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Congressional-executive agreement

In domestic United States law, there exists a distinction between treaties, congressional-executive agreements and sole executive agreements. The distinction relates to how the agreement is ratified, whether the agreement supersedes existing law, and how the agreement may be terminated. Treaties are ratified by a two-thirds vote of the Senate, congressional-executive agreements by a normal Act of Congress, and a sole executive agreement is ratified by the President alone.

A congressional-executive agreement is an agreement with a foreign power that has been approved by Congress and the United States. Unlike a treaty, in the US constitutional sense of that term, it does not does not supersede existing law and does not require a two-thirds vote by the Senate, but rather is enacted as an ordinary law which requires majority votes by both the House and Senate followed by approval by the President.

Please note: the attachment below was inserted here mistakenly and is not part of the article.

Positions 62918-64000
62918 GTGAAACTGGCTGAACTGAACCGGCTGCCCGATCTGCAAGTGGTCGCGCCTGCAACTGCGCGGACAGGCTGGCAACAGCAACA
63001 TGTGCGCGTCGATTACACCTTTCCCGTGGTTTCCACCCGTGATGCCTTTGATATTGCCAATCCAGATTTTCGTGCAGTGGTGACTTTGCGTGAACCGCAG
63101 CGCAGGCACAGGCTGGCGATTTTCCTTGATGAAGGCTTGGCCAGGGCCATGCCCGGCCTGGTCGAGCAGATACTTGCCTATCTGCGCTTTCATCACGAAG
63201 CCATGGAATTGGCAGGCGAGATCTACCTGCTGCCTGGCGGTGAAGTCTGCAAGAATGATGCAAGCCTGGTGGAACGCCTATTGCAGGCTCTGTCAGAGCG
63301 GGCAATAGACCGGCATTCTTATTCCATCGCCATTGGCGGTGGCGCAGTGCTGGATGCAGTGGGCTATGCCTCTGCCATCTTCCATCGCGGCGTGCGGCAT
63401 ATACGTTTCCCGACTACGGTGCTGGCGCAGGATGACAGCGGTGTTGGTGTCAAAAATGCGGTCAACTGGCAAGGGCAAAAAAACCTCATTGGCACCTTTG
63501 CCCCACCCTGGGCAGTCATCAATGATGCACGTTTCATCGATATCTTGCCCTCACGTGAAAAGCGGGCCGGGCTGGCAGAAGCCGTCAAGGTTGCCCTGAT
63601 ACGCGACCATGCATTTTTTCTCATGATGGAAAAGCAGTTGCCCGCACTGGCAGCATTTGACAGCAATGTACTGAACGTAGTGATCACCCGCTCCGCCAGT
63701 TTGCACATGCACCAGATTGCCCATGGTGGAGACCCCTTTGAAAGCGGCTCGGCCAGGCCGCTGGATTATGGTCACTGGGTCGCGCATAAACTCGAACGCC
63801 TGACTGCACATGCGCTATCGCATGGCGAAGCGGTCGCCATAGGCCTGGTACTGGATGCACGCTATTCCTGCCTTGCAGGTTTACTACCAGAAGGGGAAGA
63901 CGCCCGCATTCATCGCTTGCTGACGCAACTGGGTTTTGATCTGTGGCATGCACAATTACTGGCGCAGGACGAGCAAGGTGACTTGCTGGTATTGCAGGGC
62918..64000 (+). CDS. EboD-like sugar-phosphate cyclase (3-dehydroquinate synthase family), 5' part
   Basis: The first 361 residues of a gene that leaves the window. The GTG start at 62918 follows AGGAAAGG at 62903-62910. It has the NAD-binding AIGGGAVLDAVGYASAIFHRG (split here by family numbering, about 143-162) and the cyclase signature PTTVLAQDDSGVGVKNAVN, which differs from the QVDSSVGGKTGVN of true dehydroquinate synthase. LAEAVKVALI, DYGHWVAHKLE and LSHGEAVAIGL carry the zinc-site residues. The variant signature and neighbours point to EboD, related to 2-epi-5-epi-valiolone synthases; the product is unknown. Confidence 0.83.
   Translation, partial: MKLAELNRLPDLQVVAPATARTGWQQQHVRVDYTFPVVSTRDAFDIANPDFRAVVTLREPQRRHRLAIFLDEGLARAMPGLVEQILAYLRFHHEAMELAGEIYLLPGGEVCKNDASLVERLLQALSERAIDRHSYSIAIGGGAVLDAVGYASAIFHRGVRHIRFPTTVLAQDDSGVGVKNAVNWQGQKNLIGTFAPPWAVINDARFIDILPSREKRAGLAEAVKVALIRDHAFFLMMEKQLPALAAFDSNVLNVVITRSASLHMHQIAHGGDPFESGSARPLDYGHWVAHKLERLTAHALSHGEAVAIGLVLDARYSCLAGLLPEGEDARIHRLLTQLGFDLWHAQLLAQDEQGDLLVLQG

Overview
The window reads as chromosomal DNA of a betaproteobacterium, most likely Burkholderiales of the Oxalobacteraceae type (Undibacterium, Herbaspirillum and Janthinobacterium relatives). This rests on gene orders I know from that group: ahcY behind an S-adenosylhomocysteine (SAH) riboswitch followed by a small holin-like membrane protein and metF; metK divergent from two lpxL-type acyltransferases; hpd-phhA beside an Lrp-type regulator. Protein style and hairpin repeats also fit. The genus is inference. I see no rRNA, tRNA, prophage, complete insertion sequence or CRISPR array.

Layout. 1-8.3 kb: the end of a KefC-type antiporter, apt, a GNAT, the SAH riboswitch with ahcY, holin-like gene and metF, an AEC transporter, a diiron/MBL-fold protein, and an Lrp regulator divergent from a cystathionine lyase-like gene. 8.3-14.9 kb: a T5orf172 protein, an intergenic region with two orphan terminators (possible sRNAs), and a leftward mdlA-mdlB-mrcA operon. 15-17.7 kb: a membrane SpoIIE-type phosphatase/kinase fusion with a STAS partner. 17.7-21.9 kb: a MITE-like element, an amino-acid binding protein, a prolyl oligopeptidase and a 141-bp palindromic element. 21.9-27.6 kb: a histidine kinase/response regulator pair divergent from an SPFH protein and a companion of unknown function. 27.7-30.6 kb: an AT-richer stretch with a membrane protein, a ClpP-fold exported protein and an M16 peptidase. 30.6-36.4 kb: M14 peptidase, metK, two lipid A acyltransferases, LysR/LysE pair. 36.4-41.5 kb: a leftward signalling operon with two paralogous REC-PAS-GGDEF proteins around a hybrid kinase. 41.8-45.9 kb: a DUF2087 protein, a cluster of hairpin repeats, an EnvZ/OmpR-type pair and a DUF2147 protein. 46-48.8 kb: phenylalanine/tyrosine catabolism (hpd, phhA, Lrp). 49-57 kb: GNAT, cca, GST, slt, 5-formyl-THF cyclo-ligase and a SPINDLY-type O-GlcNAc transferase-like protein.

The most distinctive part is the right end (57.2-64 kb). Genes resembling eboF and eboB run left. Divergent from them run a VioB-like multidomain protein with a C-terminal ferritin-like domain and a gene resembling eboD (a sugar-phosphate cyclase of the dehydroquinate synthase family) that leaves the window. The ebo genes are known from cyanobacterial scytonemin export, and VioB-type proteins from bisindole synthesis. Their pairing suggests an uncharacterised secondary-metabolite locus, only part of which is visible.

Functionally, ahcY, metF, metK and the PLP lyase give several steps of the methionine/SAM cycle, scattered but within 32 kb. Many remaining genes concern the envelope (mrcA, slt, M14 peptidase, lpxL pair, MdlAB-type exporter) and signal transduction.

CEA's are often used to implement trade agreements such as the North American Free Trade Agreement and United States accession to the World Trade Organization. It is used for this purpose because the requirement for two-third support in the Senate would make it difficult to ratify and implement these agreements and it avoids the necessity for going to Congress twice for approval for foreign issues.

Some constitutional scholars such as Lawerence Tribe[?] have argued that CEA's are unconstitutional as they circumvent the treaty ratification scheme outlined in the United States Constitution. The United States courts have rejected this argument, ruling that such agreements are not treaties.

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